Yes, the big six lenders are competing on rate, but in very narrow bounds: squeaky clean credit with credit score pass rates going down as LTVs go up.
Things are better than they were, but heavens, they could hardly have got worse.
How will things improve? Currently, we simply do not have enough mortgage lenders. We know how difficult start-ups are; if only from the few who‘ve made it through to launch.
However, I believe there are grounds for optimism on this front. Lord Turner recently announced a halving of the capital requirement for new banks, with the regulator acknowledging that the orderly failure of a small bank need not presage market chaos. As they do not represent the same market risk as the megabanks they can be treated differently.
Also, it seems that the break-up of the FSA into PRA/FCA will coincide with a new approach to the authorisation not just of banks, but also non-bank lenders. We await an FSA paper in the next few weeks dealing with this and have been told it will specifically deal with barriers to entry; surely a big step forward.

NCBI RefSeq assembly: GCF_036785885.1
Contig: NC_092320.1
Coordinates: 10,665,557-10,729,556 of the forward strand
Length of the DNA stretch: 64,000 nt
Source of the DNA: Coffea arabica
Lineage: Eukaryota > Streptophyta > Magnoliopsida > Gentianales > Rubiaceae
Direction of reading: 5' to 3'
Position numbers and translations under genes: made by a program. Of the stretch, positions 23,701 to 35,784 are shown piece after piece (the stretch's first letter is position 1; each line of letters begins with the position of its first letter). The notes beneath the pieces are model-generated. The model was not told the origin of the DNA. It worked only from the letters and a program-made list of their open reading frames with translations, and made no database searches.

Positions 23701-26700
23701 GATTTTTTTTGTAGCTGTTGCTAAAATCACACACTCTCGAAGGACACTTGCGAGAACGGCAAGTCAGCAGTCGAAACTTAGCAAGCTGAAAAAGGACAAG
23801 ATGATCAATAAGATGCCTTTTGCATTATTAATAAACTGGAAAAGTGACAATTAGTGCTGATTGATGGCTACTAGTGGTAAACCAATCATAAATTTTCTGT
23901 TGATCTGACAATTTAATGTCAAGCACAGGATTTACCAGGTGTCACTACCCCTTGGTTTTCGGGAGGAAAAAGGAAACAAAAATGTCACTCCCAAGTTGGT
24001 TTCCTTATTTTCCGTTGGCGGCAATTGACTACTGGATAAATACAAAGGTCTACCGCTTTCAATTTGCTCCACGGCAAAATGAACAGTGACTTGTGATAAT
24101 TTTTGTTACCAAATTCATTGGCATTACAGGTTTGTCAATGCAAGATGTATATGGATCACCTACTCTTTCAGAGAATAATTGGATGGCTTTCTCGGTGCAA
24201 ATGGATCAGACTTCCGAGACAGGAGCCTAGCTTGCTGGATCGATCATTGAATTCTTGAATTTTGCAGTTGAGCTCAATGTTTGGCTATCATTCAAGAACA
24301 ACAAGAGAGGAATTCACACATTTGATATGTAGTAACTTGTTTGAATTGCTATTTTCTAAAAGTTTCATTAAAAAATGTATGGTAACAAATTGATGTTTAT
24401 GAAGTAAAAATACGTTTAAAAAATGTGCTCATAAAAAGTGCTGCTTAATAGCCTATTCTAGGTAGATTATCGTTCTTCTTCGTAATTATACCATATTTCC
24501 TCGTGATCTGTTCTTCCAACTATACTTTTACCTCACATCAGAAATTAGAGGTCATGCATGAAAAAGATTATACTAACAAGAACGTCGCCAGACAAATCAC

Let’s also acknowledge the competitive role of our oldest mortgage lenders; the building societies. Having gone through a difficult period, those building societies who survived the credit crunch are in very good shape.
The larger ones give the banks a run for their money and many of the regional ones are injecting creative products and personal service into the broker market. Whereas brokers might once have been a necessary evil to them, many are now enthusiastically embracing the professional skills of specialist product development and intermediary distribution.
I believe we will see this spread across the sector as building societies return to their arguably long lost role of helping people of all shapes and sizes with their varying and complex mortgage needs.
Colin Snowdon is executive partner at Saffron Building Society